from The American Heritage® Dictionary of the English Language, 4th Edition

  • Informal Questionable collaboration; secret partnership: an accountant in cahoots with organized crime.

from Wiktionary, Creative Commons Attribution/Share-Alike License

  • n. Collusion or collaboration to nefarious ends.


Perhaps from French cahute, cabin, from Old French, possibly blend of cabane; see cabin, and hutte; see hut.
(American Heritage® Dictionary of the English Language, Fourth Edition)
This word was first used in popular English literature sometime before 1829. It comes perhaps from French cahute ("cabin"), from Old French, possibly blend of cabane ("cabin"), and hutte ("hut"). Also thought to be from French cohorte. (Wiktionary)



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  • cabin-net?? (see etymology of the word)

    February 20, 2012

  • I'm not greedy. When it comes to cahoots. One is fine.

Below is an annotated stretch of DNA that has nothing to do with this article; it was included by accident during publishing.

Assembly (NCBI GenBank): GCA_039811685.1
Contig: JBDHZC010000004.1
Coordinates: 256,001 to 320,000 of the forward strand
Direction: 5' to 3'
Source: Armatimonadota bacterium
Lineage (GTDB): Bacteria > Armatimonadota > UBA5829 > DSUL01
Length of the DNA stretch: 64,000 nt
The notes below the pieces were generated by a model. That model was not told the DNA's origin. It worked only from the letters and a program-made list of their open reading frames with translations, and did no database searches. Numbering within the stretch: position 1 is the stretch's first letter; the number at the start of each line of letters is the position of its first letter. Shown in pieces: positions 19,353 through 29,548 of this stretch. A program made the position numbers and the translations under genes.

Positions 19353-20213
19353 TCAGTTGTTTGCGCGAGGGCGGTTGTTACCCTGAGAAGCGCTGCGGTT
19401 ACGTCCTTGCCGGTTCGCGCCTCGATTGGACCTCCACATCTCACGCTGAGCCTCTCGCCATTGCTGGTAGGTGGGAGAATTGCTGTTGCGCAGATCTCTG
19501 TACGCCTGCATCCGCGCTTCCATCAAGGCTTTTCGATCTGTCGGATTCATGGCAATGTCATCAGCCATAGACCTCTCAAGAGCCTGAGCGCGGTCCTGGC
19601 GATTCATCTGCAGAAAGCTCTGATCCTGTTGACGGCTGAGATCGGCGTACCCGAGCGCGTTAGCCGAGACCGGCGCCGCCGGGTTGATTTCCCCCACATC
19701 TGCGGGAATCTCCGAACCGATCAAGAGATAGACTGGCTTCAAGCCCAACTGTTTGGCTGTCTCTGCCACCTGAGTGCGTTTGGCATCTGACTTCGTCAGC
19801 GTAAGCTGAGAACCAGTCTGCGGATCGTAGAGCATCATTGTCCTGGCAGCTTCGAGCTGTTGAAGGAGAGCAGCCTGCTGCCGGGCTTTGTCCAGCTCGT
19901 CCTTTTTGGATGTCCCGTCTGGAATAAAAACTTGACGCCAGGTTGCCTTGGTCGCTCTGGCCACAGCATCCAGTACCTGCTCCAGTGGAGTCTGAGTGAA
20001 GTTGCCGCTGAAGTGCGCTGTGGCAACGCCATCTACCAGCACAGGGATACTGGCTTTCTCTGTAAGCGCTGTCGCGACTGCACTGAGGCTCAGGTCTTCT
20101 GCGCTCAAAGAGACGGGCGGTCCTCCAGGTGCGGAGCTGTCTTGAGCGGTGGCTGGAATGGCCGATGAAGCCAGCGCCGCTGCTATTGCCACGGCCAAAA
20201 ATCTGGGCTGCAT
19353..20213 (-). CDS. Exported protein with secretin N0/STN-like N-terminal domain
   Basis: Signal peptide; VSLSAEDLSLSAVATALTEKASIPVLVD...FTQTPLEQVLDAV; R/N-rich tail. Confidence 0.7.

February 2, 2008

  • Sounds like a ship of antiquity. "The Earth-shaker, Poseidon, wrecked my cahoot and cast her on the rocks at the land's end, drifting her on a headland; the wind blew from the sea; and I with these men here escaped impending ruin."

    Aye aye.

    January 16, 2008

  • I just noticed that myself. Nice job, John! As for your question, I think I'm going to have to start saying "in a cahoot" from now on... :-P

    January 16, 2008

  • HEY! WeirdNet has a "more" link! :-D

    Also, is anyone ever just in one cahoot?

    January 16, 2008